Washington -- What was it like when Mr. Clinton came to Washington? "Bewildering," he answered. "I was bewildered."
He gave the same answer in two interviews a year apart, and his wife, Hillary Rodham Clinton, has also used the same word to describe her reactions to the capital. Because the Clintons use words so well, I took a look at Merriam Webster's Collegiate Dictionary, which defines "bewilder" this way: "1: to cause to lose one's bearings; 2: to perplex or confuse esp. by a complexity, variety or multitude of objects or considerations."
I then asked Vice President Al Gore Jr., who grew up here, the son of a senator, and came back as a member of Congress himself in 1977, about the difference between the capital city he came to and the one the Clintons came to 15 years later. "The whole country is different," Mr. Gore said. "All these body blows to the sense of national well-being. The economic transformations . . . the disorienting effect of all this electronic information."
I must have looked disoriented, so Mr. Gore went on: "Do you know Prigogine's work?"
Ilya Prigogine is a Belgian scientist (Russian-born) who won a 1977 Nobel Prize for his work in thermodynamics. "He showed that a system with more and more energy and matter coming in will spontaneously reorganize itself into a more complicated system," said Mr. Gore. "Something different will come out, but what it is can't be predicted beforehand."
He drew a diagram, a pipeline leading into and out of an empty chamber. Washington is the chamber. More molecules were coming in, more matter, more energy, more heat, more information, more news in new cycles, new action-reaction-action; just more stuff, faster and faster. Pow! Something happens inside -- the vice president scrawls wild zigzag lines and energy collisions of a world coming apart and then coming together in different form inside the chamber -- and then something different, unpredictable shoots out the other end.
Inside the chamber there are new men, new women, new media, new money, new information, new relationships, new sounds, new smells, new laws. A new Washington. Outside, beyond the Beltway, it makes no sense to beholders -- first there is confusion, then contempt.
Pow! A money-information complex instead of the old military-industrial complex. Public opinion democracy -- government of the polls, by the polls and for the polls. Numbers make news. Money makes numbers. Three trillion dollars. Forty-eight percent. Fame is money, and reporters get more of both than the people they cover. Everyone is the same size on CNN. One man plus a fax becomes a majority.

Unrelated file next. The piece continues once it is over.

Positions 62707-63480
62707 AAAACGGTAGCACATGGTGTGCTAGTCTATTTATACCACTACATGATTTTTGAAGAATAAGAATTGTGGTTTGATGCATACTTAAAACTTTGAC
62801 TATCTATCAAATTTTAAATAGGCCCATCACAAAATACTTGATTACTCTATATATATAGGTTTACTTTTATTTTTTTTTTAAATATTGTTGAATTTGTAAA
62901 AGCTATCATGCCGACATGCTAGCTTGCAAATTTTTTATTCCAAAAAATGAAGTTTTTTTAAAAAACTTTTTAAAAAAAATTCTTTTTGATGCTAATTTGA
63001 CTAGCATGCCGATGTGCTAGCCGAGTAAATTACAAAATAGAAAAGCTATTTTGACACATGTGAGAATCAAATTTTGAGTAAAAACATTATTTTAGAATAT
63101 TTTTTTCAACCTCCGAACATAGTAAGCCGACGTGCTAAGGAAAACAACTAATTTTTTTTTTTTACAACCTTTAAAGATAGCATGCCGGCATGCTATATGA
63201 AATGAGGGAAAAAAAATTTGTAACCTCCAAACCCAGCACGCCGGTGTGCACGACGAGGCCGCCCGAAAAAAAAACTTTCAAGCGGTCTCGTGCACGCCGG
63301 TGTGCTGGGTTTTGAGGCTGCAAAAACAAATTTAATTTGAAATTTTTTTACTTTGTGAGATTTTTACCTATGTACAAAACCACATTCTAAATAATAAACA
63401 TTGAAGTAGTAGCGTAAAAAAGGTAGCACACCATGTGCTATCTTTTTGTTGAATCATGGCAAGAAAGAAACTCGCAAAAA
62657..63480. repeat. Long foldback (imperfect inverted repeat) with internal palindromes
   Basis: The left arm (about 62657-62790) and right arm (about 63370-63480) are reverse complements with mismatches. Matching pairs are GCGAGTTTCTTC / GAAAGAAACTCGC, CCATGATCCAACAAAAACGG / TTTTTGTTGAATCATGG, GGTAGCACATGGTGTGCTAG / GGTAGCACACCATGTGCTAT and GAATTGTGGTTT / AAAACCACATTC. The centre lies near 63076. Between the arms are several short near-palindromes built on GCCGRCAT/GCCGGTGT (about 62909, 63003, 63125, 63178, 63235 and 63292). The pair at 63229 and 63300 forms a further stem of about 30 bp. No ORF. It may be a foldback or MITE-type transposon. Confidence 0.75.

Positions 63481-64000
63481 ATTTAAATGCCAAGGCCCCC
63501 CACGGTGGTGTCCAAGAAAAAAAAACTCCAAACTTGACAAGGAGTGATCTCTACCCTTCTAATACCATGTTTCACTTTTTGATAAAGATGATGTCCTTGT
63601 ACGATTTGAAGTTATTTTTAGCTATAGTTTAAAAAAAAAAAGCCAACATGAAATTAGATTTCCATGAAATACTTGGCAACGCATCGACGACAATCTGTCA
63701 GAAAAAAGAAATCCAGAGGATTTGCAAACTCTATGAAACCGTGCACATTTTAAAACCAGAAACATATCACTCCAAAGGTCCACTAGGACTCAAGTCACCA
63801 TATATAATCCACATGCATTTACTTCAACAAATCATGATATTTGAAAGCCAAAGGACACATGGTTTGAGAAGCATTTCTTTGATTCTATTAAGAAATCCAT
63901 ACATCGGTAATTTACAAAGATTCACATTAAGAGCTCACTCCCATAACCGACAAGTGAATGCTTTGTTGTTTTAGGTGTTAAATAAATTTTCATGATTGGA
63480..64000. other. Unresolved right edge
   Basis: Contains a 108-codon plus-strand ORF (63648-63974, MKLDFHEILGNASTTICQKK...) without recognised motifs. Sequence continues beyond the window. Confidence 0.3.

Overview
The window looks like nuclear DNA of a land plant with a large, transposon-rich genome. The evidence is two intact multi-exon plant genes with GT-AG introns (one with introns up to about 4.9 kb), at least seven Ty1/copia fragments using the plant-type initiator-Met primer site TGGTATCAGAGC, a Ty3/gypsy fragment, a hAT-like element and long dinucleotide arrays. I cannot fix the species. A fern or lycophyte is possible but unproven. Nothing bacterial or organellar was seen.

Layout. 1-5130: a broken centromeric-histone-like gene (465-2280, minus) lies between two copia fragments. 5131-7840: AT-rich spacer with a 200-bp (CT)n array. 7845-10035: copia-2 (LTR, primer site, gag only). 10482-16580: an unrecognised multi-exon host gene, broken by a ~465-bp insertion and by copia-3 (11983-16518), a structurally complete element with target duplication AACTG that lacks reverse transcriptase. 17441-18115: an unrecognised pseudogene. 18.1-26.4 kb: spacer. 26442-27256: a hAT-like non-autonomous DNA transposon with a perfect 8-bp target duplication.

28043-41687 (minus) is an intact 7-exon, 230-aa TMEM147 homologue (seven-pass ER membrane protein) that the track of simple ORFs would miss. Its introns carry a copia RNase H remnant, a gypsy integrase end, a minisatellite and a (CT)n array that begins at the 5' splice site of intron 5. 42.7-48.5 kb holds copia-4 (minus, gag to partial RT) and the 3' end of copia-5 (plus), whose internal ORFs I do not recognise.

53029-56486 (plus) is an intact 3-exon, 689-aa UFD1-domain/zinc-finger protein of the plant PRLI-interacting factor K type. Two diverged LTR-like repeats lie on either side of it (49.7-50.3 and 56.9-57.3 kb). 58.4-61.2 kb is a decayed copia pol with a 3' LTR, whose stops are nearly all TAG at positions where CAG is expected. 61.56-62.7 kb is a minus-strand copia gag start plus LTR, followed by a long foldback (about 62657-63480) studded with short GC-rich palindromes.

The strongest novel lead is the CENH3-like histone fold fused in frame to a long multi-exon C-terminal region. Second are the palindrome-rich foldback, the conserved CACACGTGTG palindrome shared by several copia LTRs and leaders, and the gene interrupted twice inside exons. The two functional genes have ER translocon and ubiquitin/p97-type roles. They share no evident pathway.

An electronic beltway separates the city in the chamber from the nation. And the nation turns to Newt Gingrich and his Republicans, who promised, above all, to punish the Congress as the symbol of the new Washington -- maybe even to roll back the 1960s and make a new time like the old days when women and blacks and the young knew their place.
In Washington, you would think Bill and Hillary Clinton came to town in beads and bell-bottoms. "Bitches like her" is shorthand for undigested revolutions beginning with civil rights and feminism, sexual tolerance and abortion. During a closed committee meeting considering Mrs. Clinton's health-care plans, a Democratic senator of tenure and stature blurted out a Rip Van Winkle theory: "Jesus Christ! What we're dealing with here are two VISTA volunteers who went to Arkansas 20 years ago and came back here thinking it's still the '60s."
Life speeded up and heated up in Prigogine Washington in the years the Clintons were away. The capital is information-driven now -- or driven crazy by technology producing instant information. Decision-making is high-speed and interactive; analysis and adjustment are reactive and, more important, continuous. "Machines can't think, but they change the way people do," said one of Mr. Clinton's men, deputy national-security adviser Samuel (Sandy) Berger.
Indeed, the place has become something like a million car radios stuck on "scan." "These changes," said Vice President Gore, "are not friendly to the linear debate envisioned by the Founding Fathers."
The electronic din has taken much of the greatest power presidents have: controlling the flow of information to the great democracy. The president and Rush Limbaugh, the New York Times, the National Enquirer and the CIA, the Pharmaceutical Manufacturers Association, Larry King and you and I find out at the same time these days. All information is created equal -- whether it is the president declaring war or the soldier's wife and crying children who fill the screen next.
No wonder it is bewildering to all of us, beginning with the former governor of Arkansas, who thought he knew all about it until he came to Washington. "You tell me what's happening," said his former counsel, Lloyd Cutler. "Is this democratization or disintegration?"
9- Richard Reeves is a syndicated columnist.